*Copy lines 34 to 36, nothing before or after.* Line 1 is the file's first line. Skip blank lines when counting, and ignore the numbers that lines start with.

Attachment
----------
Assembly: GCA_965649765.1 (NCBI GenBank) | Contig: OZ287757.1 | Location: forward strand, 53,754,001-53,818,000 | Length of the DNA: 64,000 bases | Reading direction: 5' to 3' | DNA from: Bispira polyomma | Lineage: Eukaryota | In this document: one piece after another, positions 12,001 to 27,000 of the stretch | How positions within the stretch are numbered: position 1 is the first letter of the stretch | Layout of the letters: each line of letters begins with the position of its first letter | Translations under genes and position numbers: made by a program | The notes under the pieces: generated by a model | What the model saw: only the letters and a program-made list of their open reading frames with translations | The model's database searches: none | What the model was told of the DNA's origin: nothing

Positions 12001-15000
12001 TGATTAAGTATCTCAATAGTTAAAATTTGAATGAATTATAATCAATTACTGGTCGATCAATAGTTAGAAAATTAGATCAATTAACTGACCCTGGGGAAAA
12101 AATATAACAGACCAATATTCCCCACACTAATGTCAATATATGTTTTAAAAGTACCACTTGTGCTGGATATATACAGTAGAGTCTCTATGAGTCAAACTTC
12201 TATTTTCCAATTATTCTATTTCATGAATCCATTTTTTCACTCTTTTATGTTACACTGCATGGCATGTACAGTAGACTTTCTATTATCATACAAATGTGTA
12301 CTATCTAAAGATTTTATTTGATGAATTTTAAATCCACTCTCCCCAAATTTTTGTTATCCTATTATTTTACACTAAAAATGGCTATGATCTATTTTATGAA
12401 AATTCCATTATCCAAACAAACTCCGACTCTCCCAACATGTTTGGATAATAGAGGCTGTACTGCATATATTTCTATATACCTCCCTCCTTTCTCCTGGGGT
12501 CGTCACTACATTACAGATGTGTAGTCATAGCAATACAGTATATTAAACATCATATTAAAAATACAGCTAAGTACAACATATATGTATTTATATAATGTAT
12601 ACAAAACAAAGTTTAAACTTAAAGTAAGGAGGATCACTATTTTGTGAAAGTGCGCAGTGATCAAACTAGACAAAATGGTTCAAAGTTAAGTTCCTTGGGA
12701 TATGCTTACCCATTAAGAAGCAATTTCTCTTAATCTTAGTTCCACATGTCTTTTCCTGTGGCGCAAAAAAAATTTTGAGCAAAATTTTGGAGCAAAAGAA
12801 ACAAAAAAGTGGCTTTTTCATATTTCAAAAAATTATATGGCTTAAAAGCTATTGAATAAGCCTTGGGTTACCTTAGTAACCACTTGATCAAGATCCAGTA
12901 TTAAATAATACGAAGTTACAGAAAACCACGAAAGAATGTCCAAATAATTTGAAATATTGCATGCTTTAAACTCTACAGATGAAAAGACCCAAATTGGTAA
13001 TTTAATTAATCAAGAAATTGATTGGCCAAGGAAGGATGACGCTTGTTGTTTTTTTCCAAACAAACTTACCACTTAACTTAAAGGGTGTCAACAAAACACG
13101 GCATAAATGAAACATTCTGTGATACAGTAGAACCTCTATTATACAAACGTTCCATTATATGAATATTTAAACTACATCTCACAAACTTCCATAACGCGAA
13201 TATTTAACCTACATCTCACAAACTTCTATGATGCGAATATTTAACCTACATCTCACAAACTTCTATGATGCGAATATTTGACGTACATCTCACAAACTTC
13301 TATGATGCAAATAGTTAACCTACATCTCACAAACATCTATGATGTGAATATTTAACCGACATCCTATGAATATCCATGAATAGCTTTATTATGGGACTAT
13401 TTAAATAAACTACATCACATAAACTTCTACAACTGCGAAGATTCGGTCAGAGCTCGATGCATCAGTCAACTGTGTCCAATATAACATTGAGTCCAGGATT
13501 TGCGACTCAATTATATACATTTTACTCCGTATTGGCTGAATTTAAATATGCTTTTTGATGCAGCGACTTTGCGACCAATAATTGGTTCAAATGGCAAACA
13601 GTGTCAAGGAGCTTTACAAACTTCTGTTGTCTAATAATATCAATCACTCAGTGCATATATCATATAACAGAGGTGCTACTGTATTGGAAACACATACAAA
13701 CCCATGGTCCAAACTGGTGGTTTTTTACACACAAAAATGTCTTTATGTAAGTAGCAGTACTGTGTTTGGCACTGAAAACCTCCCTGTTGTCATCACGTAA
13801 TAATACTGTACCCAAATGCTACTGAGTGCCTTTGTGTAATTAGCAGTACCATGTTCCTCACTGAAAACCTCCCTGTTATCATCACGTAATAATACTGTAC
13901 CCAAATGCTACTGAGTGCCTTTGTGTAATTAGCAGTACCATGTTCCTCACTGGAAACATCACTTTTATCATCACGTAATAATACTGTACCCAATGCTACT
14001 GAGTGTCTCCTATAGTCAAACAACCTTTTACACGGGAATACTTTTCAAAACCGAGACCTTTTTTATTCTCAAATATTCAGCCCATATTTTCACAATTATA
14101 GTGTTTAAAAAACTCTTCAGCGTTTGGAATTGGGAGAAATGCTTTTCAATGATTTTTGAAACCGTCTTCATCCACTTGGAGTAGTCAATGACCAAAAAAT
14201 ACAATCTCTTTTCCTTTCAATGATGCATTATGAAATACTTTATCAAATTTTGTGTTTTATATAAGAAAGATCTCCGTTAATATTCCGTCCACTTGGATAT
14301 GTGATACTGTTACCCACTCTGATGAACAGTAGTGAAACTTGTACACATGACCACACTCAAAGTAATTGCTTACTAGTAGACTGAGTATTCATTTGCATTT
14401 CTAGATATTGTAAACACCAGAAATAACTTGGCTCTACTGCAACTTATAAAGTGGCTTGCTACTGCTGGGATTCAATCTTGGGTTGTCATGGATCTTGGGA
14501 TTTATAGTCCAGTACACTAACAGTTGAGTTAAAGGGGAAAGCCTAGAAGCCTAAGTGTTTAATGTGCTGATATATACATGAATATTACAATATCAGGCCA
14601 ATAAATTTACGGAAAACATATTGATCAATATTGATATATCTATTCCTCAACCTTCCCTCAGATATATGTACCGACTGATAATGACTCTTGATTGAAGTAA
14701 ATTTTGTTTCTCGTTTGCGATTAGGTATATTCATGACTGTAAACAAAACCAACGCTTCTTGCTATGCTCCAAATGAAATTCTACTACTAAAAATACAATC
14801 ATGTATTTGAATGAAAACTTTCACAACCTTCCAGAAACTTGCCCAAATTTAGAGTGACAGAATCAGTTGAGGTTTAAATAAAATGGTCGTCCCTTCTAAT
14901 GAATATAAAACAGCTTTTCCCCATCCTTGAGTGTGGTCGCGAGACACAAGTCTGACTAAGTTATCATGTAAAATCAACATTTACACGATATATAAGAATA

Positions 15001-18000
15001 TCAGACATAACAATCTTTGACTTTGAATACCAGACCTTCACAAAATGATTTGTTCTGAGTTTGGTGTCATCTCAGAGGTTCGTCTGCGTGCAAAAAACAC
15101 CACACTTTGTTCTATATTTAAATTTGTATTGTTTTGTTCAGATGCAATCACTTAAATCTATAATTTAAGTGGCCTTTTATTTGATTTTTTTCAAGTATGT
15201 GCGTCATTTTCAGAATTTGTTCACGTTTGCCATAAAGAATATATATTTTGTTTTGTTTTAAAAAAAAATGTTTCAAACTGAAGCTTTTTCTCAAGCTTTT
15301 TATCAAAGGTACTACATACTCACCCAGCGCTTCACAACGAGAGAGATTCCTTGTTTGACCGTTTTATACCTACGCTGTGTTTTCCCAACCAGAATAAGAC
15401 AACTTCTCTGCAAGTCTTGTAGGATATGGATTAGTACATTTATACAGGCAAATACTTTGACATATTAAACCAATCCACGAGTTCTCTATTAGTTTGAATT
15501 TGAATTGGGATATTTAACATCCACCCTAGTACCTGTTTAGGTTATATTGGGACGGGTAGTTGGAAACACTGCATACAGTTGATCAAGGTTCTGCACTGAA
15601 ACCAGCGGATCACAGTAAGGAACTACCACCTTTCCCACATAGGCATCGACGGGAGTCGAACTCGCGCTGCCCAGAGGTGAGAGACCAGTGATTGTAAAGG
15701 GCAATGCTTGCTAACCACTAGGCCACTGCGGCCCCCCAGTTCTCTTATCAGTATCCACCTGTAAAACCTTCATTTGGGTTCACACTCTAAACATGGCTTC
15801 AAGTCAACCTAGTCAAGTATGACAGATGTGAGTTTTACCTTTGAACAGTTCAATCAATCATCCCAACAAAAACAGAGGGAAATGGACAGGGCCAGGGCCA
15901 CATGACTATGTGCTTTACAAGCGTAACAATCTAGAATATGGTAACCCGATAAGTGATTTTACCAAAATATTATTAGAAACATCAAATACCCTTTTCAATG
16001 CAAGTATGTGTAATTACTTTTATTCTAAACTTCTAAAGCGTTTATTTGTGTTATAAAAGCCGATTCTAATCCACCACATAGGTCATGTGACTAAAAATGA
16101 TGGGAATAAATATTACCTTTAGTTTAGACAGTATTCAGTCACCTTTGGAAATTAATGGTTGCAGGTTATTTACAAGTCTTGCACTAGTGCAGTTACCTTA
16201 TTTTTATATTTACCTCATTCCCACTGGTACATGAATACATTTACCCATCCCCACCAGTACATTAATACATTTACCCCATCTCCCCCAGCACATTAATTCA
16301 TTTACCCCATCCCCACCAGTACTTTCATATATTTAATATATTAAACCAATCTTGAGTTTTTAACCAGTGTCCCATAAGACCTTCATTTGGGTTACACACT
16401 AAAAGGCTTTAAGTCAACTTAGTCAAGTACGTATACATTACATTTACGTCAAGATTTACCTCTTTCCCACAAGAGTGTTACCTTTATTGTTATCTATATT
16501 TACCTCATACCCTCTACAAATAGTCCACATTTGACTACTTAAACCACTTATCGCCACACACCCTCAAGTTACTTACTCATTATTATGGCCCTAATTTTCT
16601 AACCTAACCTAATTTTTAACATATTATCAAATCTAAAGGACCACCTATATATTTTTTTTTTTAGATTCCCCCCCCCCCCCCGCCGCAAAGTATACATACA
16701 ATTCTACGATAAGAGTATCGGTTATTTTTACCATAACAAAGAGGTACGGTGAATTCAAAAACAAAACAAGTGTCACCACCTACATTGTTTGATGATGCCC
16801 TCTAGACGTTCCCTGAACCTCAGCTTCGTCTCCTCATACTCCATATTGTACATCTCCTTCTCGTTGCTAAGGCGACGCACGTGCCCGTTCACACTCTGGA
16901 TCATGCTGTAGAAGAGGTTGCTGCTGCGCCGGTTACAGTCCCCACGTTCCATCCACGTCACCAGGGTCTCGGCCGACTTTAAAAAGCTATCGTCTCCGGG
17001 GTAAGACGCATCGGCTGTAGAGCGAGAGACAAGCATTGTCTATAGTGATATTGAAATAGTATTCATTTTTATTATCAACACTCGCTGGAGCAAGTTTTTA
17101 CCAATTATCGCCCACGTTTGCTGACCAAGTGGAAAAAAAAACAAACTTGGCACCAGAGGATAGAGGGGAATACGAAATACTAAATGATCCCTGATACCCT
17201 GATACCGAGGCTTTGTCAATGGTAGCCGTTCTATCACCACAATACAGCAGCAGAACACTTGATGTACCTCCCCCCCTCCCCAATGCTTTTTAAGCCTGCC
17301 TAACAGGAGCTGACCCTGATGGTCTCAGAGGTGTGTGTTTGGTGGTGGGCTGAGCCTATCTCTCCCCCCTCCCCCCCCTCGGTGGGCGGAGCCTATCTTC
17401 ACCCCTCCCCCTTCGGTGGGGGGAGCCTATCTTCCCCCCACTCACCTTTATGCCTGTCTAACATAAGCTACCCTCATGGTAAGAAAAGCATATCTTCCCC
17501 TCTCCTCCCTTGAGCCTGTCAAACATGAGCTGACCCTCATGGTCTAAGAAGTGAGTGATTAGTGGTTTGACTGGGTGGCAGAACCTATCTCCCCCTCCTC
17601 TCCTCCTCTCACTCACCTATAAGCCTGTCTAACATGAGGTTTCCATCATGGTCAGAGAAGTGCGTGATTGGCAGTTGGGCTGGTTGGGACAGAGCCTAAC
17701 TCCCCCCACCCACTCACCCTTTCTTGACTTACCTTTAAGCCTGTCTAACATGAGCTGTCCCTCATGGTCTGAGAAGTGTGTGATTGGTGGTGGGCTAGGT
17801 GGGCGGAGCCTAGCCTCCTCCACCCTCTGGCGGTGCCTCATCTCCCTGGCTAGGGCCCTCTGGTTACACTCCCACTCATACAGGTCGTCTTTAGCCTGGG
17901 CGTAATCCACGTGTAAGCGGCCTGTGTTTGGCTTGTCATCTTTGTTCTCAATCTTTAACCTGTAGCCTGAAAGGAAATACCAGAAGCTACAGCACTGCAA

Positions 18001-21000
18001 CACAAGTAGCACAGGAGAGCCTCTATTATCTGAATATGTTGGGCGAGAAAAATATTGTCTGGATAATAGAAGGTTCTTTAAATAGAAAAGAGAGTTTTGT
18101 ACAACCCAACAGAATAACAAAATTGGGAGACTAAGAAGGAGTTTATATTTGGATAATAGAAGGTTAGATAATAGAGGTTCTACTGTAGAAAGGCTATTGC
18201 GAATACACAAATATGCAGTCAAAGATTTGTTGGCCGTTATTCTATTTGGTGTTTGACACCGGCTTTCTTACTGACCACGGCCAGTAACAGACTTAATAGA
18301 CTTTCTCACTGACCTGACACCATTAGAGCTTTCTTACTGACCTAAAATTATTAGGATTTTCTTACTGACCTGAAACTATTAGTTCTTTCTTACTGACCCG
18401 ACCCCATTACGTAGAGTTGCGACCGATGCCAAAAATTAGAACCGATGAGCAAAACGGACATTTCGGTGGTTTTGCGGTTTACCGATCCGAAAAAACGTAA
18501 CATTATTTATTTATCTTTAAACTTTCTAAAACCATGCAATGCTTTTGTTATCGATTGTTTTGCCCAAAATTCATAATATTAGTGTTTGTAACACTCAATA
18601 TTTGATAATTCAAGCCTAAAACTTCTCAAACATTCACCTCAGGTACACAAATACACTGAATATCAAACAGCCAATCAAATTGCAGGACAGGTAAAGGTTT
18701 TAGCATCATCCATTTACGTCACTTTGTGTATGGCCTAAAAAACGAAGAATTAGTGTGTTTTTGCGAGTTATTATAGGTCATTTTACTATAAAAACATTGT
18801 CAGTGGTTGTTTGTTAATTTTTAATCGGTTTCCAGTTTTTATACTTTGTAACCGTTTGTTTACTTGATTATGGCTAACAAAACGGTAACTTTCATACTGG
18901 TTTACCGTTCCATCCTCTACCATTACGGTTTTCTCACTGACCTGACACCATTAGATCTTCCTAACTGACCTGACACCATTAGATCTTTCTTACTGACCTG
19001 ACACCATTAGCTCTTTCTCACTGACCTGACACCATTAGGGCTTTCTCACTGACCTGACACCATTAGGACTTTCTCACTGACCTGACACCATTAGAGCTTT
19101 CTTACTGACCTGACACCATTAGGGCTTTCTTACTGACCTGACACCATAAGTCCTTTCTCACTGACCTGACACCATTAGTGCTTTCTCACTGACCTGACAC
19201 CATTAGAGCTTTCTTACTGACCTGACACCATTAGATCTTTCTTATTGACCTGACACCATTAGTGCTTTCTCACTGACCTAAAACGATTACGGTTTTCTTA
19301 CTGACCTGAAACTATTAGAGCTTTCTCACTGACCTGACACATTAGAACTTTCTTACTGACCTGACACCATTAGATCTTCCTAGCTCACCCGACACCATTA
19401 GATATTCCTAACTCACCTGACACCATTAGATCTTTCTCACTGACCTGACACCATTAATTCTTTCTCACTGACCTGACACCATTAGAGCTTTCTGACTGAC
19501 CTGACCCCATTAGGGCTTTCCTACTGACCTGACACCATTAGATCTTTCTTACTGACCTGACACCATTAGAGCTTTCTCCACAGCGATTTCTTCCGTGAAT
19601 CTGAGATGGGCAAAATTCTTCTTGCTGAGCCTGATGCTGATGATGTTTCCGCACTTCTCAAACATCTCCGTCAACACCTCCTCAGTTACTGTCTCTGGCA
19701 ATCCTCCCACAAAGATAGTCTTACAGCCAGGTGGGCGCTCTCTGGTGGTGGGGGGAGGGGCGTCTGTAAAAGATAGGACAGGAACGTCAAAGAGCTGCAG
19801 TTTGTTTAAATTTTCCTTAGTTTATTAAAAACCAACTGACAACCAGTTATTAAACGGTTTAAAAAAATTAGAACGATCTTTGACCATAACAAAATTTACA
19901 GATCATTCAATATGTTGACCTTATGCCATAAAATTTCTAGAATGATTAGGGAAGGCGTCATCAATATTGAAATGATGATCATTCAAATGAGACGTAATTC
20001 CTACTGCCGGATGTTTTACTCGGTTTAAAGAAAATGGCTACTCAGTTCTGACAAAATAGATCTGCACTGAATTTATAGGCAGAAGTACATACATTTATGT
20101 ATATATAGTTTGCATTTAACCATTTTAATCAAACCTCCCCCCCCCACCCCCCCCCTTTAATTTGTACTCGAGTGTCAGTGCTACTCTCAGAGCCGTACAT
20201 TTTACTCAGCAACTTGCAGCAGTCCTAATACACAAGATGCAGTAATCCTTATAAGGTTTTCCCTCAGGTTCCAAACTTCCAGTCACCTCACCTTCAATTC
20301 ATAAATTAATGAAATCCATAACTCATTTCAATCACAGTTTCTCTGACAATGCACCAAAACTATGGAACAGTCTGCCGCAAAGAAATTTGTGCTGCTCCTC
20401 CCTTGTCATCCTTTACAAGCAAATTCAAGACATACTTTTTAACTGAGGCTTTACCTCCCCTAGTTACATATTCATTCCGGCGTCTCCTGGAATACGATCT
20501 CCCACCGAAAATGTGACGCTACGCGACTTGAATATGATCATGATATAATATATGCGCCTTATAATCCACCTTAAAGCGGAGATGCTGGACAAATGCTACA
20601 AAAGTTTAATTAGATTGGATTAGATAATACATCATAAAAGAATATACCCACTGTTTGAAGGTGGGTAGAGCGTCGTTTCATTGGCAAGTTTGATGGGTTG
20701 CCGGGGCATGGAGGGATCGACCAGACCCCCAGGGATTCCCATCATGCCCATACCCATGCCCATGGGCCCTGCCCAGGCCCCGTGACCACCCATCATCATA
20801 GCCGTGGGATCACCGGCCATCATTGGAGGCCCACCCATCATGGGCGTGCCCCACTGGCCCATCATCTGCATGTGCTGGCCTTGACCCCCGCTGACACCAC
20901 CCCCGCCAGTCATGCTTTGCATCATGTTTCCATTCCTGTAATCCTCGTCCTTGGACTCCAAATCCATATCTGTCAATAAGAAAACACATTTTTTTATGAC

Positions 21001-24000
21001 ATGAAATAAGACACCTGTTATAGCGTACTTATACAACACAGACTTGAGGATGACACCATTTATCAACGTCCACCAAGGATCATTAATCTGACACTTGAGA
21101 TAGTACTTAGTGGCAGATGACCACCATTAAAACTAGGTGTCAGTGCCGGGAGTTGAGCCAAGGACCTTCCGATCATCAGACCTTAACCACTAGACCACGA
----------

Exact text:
15001 TCAGACATAACAATCTTTGACTTTGAATACCAGACCTTCACAAAATGATTTGTTCTGAGTTTGGTGTCATCTCAGAGGTTCGTCTGCGTGCAAAAAACAC
15101 CACACTTTGTTCTATATTTAAATTTGTATTGTTTTGTTCAGATGCAATCACTTAAATCTATAATTTAAGTGGCCTTTTATTTGATTTTTTTCAAGTATGT
15201 GCGTCATTTTCAGAATTTGTTCACGTTTGCCATAAAGAATATATATTTTGTTTTGTTTTAAAAAAAAATGTTTCAAACTGAAGCTTTTTCTCAAGCTTTT